agile journeys

...rants by Asheesh Mehdiratta on Transformation and Change

Page 3 of 3

Tip #3: Effective Change management in DevOps

TalkIn order to reduce operational risks, organizations put in CONTROLS, typically via Change Management processes. To minimize the frictions in your DevOps journey, and building on my previous Tip#2, let us look below for the Tip#3 for effective change management.

TIP #3 – re-classify your change sets

Enterprises will have multiple change requests being pushed to production, of varying size, complexity and with different risk profilesBut existing change management processes today do not distinguish between these variations!

In reality, different change sets allow us to build different risk profiles.

So let us try to understand these variations in the Change sets, which can typically be classified into one of these 3 categories –

 1. STANDARD Change sets

These change sets are very low risk, and operations are familiar with these. These change sets have an established approval process in place. Examples – web style changes / data table updates etc.

2. NORMAL Change sets

These change sets are high risk, and operations are not familiar with these. These change sets typically use a CAB (Change Approval Board) process to approve/reject the changes. This process requires submitting change forms, with schedule, impacts, risks etc. Examples -New feature/product etc.

3. HIGH Urgency Change sets

These change sets are emergency changes, with potential high risk, and may need approvals from senior management. Examples -Security patch, Service fix patch etc.

Now with the above classification, we can aim to align with the operations teams and change management and ask for an agreement.
Agreement:  Can the STANDARD Change set be Pre-APPROVED?

As the standard changes sets are low risk => Operations teams do not need to approve. This agreement immediately give us the ability to define a pre- approval process. This allows us to deploy our change sets automatically (using  our automated deployment pipelines).

I am sure that this agreement itself will allow you to breathe more freely !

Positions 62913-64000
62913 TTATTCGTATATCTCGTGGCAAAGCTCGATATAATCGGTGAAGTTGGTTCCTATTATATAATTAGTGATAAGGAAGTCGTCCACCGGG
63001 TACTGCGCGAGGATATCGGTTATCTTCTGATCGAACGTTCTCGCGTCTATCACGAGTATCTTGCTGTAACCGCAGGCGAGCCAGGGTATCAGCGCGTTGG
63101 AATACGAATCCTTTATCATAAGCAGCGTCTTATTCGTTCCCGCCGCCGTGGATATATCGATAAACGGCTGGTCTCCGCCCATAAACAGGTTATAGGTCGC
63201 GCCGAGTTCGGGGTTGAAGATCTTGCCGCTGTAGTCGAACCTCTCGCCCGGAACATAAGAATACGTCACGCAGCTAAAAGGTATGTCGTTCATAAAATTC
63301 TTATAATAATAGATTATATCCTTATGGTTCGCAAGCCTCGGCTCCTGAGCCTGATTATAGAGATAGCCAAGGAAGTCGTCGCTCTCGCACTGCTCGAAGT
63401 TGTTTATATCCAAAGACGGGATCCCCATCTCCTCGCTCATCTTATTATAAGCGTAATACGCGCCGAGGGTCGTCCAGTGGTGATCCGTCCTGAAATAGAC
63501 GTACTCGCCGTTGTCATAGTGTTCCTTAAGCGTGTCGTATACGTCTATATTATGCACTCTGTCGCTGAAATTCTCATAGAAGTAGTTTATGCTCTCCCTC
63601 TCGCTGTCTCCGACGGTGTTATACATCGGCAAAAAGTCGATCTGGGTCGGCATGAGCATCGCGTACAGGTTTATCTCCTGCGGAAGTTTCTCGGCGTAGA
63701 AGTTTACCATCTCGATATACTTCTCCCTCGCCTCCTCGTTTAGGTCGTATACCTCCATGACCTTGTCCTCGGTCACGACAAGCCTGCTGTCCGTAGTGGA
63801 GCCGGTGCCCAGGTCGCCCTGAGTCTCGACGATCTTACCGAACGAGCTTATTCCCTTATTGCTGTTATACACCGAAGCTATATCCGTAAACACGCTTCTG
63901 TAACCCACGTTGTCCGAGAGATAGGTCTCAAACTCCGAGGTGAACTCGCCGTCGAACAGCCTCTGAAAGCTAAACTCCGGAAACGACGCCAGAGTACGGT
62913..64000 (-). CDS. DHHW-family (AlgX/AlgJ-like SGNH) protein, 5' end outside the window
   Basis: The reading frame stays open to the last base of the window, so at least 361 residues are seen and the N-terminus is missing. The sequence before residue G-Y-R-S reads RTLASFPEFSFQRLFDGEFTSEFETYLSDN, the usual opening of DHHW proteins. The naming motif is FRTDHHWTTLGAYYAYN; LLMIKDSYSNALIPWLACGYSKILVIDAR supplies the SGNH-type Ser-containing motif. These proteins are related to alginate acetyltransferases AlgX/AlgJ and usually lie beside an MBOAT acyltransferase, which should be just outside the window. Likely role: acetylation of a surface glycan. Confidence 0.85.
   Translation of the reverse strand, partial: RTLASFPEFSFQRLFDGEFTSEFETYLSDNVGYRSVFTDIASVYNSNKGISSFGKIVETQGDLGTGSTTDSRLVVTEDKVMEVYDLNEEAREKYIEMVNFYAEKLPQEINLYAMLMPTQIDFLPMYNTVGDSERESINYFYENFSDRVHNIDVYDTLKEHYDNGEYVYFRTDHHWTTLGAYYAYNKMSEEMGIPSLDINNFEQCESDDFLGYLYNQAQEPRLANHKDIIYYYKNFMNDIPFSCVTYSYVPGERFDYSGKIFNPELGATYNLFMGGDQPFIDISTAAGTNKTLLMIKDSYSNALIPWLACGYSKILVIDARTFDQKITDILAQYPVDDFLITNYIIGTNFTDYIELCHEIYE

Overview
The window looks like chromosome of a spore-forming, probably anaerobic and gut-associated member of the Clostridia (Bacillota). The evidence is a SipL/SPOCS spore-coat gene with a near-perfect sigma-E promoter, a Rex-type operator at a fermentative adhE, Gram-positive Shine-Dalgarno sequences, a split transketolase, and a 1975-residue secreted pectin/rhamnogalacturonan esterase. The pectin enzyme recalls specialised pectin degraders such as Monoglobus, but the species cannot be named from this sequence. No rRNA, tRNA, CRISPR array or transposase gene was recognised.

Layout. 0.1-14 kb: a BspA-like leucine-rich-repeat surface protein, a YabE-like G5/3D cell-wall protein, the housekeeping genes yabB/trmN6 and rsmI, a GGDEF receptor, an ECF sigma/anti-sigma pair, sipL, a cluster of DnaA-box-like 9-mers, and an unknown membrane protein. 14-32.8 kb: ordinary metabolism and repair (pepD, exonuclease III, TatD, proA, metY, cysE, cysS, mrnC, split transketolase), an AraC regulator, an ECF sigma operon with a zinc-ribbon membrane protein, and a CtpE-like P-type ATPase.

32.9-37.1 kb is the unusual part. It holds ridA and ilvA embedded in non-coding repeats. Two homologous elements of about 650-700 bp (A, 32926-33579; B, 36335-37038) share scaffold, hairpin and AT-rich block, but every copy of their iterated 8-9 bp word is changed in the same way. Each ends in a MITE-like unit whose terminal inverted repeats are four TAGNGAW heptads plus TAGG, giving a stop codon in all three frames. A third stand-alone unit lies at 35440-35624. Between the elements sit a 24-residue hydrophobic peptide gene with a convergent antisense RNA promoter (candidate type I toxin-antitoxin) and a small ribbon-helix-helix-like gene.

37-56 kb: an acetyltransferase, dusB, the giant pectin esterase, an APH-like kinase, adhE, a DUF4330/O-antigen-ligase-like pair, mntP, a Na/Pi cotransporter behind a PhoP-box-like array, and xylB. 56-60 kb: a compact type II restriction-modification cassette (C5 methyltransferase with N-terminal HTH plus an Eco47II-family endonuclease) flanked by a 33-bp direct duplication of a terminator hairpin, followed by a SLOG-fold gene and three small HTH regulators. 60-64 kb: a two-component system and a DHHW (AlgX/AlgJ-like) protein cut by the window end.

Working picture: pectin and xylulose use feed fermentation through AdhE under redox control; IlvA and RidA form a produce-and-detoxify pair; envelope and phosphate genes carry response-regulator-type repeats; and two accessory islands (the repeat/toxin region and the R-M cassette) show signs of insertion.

So go ahead and start working with your change management teams. Start to build these agreements, which allow you to auto-deploy to production, with complete Trust and Transparency across the team.

Subscribe for more tips in my next post, and feel free to share your feedback here.

Related Post

Tip #2: Effective Change management in DevOps

TalkIn order to reduce operational risks, organizations put in CONTROLS, typically via Change Management processes. To minimize the frictions in your DevOps journey, and building on my previous Tip#1, let us look below for the Tip#2 for effective change management.

TIP #2 – create traceability and context for your change set

Operations do not want to be Surprised by any change!!  When you are working in operations every weekend and having multiple late nights, for supporting servers going down or applications crashing, you really want to know what’s the next patch upgrade going to do and how well it will work on the production box. Operation team members are also human and need to have the same LIFE as development team members. ASK your Operations team the OPS PAIN INDEX

OPS PAIN INDEX = #EXTRA HOURS WORKED x  EXTRA NIGHTS

A higher value for this Ops Pain Index will give you a better understanding of the need for Ops to learn more, about every new change being proposed and it’s impact for deployment on existing running stable system. Talk about building TRUST in the development change set!!